I’ll tell you a story.
A Winter love story that took place in a café in the center of Zurich.
Α few meters away from the main train station there is a place where I love to sit and watch the activity of the river on the Limmatquai.
Monday morning. 31/01/2021. 07:45
Cloudy and rainy.
The morning patrons are locked inside with cups in their hands. Looking out in the sky.
A snowfall that has been predicted but no one will believe this information.
The iPhone managers should hire more qualified weather forecasters.
I park my bike outside the Grande’s terrace. I forget to lock it because I’m running to catch the special seat in front of the window overlooking the pedestrian- Muhlsteg bridge.
A fresh brave piece of banana bread and the latte that the amazing barista Patrik Varda makes for me, land on my table.
The song “Move on UP” by Curtis Mayfield plays over the loudspeakers.
Mondays are great if you find for yourself that half an hour in the morning at the beginning of the day.
I have my face stuck on the big glass window hypnotized.
I paint a little heart in the dampness of the window.
I’m sure you do that sometimes too.
Or at least you used to.
Under the red and white striped awning, two crazy lovers folded in woolen Swiss blankets.
They are enjoying the frenzy of January,
I raise the camera but I regret it & put it down immediately.
He’s about 70-75, years old, well-dressed.
His scarf is a work of art. Lovely white hair. Thick, well-combed.
He smokes every cigarette with such pleasure.
The charm and a certain confidence are still there.
You can see it. He has already ordered an espresso and is looking anxiously into the bar for a dessert.
The addictions are etched on his face.
And then …. The Woman.
Younger for sure. Maybe ten years.
Red hair, white skin, freckles. Green eyes. Perfect figure.
She could be an actress in a French movie.
Of course, she smokes too & looks at the man with a smile but also…with sternness.
The waiter brings her the green pal cup with cappuccino that goes perfectly with her pink pal woolen gloves.
I pick up the camera again. But no .. I regret it.
When the door opens I hear them talking in Swiss-French.
They seem to be arguing about something.
They’re laughing & arguing at the same time.
Ordering the much-desired dessert.
She doesn’t even touch it.
He flattens it with his fork.
She scolds him but laughs at him at the same time.
Maybe it’s an old habit. He devours it voraciously.
The wind blows their blankets and their hair.
The rain sends only a few drops on their faces.
He can’t open his newspaper.
The pages swell like a balloon and he tries to keep them hammered.
All the patrons now watch a large two-page spread fly through the sky.
She of course helps him put it together successfully.
Not exactly successfully. Maybe with some losses.
Grande’s striped awning is galloping.
We all now pray to God that the tent is not blown apart by the wind.
But the couple is calmly enjoying their coffee. They pay no attention to the awful weather.
The song “Distance” by Emily King goes perfectly with their image.
In this bar, the music is a companion to the city and to what happens to its inhabitants.
I don’t know why as I get older the sight of any aged couple makes my eyes glaze over.
Young, middle-aged, older straight, gay, couples parade by my eyes.
But all of them have one thing in common:
“One of them seems to love the other one more.”
One of them is more the guardian of the relationship.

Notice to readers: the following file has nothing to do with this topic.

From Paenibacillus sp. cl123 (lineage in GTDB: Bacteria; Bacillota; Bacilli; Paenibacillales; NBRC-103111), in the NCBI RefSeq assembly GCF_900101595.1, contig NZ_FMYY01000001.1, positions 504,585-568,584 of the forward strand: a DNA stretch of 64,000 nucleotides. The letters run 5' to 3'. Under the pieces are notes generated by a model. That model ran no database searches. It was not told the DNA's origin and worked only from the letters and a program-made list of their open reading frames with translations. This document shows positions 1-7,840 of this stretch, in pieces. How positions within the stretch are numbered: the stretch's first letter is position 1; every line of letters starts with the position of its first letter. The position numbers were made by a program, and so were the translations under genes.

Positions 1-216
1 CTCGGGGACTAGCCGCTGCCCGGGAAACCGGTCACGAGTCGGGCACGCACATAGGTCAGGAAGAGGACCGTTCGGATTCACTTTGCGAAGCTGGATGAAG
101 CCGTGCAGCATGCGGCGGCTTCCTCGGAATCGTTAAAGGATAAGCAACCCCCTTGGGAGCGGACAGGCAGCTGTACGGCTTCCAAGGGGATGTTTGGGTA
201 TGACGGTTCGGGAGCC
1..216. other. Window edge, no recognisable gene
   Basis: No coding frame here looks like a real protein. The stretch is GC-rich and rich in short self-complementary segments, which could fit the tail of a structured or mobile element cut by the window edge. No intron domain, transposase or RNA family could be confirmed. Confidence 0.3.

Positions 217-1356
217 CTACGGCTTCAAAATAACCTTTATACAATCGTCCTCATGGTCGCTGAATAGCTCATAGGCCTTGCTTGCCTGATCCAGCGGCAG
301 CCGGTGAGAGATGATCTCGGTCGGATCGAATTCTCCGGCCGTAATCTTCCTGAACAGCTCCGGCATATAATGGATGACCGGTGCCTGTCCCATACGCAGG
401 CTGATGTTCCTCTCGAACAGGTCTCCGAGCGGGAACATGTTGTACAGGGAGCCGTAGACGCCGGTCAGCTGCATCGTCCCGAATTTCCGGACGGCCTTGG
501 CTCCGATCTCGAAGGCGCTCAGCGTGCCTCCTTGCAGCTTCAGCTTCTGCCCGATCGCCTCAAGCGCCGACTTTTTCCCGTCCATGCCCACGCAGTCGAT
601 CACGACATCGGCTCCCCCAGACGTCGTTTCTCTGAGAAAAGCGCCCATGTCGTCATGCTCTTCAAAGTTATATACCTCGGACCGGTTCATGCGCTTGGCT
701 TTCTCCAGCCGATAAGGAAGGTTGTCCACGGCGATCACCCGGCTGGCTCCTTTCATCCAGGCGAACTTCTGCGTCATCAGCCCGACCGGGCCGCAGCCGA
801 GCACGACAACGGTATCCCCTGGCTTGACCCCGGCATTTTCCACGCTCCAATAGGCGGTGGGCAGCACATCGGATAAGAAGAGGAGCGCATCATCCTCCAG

But please, can you ever imagine what would happen if there was the same degree of love for both of them?
If they both loved each other with exactly the same passion?
That wouldn’t be “love”.
It would be a volcano.
So I feel the same thing is happening with this couple.
While I have to leave and go to work, I decide to order another cup of coffee and say goodbye to the January couple in no hurry.
He looks at his shoes.
His face now is disappointed.
Thoughts make his smile dull.
A grimace betrays an unbearable physical pain.
He’s talking in her ear.
It’s obvious … asking her for something.
My coffee arrives. I sip it all at once and don’t stop looking at them.
I feel like I’m in a movie theater in this window of Grande’s.
She looks at him in absolute peace. He almost looks at her pleadingly.
The man makes an effort to move by bending down. It’s obvious that an agony prevents him.
She gets up from the chair & smiles conspiratorially.
Her gaze, like a radar, catches my eyes watching her.
I pretend to look at my phone but I am sure I am not convincing her.
The woman stands in front of the man and looks at his shoes.
She slowly bends down, kneels down, and in a slowly theatrical and ritualistic way ties the laces of his left shoe.
Her movements have rhythm. It is not a joyless process for her.
It is as if she is tying a knot, her heart with his foot.
Her heart is connected to his tread and gives him energy.
The lace of his shoe wraps around her heart and they fly together.
When she finishes, she stands up and he smiles happily at her. The man is grateful.
A taxi parks in front of the café. The driver opens the door and helps the man into the back seat.
The woman supervises the movements and sits next to him.
The black cab is gone.
The two rooms of the “Grande” are washed by the smell of coffee.
A florist is putting the week’s fresh flowers in small jars.
I have to go. I take a last sip and look at the painted heart on the window.
It has become a shapeless pattern of running drops.
I put on my coat and look for my bike.
The city is white and beautiful.
My heart is full of hope.
This was my Winter love story.
A story about a heart tied with a shoelace forever … in Grande.
“Un Amore Grande”
Dedicated to you.
Have a nice weekend, Sparrows.
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